Matteo Garrone's drama about the Camorra, the Neapolitan mafia that hasn't made in-roads into American culture quite like the Sicilians but is still going strong in Italy, knocks the wind out of the mob as we know it from movies.

Matteo Garrone's drama about the Camorra, the Neapolitan mafia that hasn't made in-roads into American culture quite like the Sicilians but is still going strong in Italy, knocks the wind out of the mob as we know it from movies.

There aren't any glamorous anti-heroes, other than the mention of Scarface's Tony Montana by two wannabe thugs who've got more bravado than brains. Instead you'll find a portrait of an institution at war with itself.

It's literally rotting the country's foundation (via a shady toxic waste removal service), lets the aggressively murderous dominate and chews up the few good souls who realize too late what they've signed on for, from a sensitive teenage recruit to a couture tailor whose dedication to his craft has allowed the mafia to exploit him for years.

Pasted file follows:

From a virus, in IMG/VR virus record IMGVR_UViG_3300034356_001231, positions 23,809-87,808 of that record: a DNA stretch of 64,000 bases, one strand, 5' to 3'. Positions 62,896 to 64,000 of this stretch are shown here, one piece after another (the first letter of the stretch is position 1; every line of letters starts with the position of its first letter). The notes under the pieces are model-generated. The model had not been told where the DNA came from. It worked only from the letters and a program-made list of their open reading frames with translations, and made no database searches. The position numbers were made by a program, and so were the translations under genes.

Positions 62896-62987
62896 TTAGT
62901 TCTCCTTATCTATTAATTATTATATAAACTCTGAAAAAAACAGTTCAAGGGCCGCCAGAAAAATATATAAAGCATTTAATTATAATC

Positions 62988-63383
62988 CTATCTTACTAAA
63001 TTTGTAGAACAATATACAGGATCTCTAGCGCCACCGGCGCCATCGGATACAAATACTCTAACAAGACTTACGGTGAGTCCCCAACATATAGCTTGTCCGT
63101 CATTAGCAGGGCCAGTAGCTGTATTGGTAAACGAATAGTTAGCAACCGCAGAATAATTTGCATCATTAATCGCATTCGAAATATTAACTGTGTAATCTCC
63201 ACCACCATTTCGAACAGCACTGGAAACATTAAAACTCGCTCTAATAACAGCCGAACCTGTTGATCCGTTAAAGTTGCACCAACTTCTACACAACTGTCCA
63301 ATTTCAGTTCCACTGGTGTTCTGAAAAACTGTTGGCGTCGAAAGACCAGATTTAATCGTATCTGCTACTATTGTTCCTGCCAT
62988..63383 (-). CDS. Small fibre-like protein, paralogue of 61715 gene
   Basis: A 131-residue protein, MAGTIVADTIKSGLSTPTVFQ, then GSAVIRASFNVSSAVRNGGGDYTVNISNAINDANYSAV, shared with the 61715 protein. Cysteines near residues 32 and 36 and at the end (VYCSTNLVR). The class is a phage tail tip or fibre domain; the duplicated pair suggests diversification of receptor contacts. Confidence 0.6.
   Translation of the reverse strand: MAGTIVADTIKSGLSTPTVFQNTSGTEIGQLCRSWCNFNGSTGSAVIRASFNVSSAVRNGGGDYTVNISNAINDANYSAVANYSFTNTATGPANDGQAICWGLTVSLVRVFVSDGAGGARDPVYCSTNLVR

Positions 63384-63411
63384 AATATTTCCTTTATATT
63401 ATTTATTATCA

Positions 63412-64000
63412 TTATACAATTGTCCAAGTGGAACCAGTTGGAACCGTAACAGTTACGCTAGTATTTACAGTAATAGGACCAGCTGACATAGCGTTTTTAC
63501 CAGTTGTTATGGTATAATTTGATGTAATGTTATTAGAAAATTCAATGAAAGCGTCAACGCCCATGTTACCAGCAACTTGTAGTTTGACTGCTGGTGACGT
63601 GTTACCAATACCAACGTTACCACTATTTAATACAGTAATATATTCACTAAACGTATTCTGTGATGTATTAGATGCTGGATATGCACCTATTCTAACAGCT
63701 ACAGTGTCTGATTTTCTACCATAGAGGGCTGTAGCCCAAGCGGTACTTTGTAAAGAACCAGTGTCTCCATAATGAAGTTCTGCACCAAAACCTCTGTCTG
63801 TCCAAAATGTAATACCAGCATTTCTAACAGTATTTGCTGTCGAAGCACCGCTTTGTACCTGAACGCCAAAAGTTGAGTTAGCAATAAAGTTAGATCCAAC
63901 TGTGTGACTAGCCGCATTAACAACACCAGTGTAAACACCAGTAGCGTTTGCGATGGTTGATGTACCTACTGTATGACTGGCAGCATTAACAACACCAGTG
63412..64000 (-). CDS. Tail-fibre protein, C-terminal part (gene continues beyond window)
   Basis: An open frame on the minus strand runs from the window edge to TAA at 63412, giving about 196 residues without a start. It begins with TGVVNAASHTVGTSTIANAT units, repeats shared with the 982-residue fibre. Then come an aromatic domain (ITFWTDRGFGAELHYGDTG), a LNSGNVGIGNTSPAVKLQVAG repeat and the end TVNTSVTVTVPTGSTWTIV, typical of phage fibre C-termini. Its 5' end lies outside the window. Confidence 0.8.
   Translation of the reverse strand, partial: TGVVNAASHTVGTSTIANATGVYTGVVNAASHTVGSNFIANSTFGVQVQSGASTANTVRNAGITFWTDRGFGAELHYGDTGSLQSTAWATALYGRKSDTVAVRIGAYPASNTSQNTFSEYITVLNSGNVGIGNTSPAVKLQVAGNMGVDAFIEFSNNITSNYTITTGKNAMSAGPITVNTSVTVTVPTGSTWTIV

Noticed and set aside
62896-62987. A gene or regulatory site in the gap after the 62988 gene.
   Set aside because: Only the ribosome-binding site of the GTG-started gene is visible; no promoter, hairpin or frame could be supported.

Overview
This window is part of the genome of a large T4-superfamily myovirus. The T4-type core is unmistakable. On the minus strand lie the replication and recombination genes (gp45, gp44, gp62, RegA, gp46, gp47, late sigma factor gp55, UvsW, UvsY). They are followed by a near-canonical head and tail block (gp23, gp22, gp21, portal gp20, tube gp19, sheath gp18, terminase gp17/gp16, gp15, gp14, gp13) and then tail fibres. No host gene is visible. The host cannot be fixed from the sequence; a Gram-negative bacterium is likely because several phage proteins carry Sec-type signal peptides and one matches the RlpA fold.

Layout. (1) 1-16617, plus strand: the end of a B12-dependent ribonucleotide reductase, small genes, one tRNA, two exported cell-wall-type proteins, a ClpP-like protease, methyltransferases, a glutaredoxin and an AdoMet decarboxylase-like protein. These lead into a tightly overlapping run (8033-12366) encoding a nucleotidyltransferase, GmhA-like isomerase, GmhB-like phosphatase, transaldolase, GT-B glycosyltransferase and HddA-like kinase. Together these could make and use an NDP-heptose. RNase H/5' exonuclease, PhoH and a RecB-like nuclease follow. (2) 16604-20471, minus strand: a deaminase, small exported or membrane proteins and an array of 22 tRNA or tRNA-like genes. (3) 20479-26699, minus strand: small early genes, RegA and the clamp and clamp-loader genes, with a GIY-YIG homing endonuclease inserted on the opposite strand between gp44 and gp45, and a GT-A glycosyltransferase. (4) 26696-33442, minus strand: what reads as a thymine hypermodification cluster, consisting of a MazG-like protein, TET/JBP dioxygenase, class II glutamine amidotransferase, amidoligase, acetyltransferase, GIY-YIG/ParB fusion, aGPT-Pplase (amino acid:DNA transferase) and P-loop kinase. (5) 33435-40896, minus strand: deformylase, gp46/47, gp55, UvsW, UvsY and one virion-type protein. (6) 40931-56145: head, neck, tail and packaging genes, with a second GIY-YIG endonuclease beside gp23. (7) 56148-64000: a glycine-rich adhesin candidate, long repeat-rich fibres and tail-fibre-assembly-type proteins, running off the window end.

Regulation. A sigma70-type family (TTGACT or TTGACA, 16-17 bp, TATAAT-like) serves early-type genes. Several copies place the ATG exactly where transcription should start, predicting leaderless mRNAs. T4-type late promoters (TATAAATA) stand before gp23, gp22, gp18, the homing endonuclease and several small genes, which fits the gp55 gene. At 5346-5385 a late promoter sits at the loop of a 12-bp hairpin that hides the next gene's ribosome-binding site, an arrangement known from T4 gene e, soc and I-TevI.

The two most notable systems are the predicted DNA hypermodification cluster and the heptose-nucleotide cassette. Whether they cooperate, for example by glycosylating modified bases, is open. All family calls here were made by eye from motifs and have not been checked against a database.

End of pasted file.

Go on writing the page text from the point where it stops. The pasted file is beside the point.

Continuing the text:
Yet this approach proves to be just as compelling, in its own unique way, as a standard mafia story. The blood doesn't flow quite as generously, but just as spontaneously, building hair-trigger tension. And Garrone is excellent at creating a sense of both the Camorra's weaknesses and its utter, soul-crushing inescapability for some who get caught up.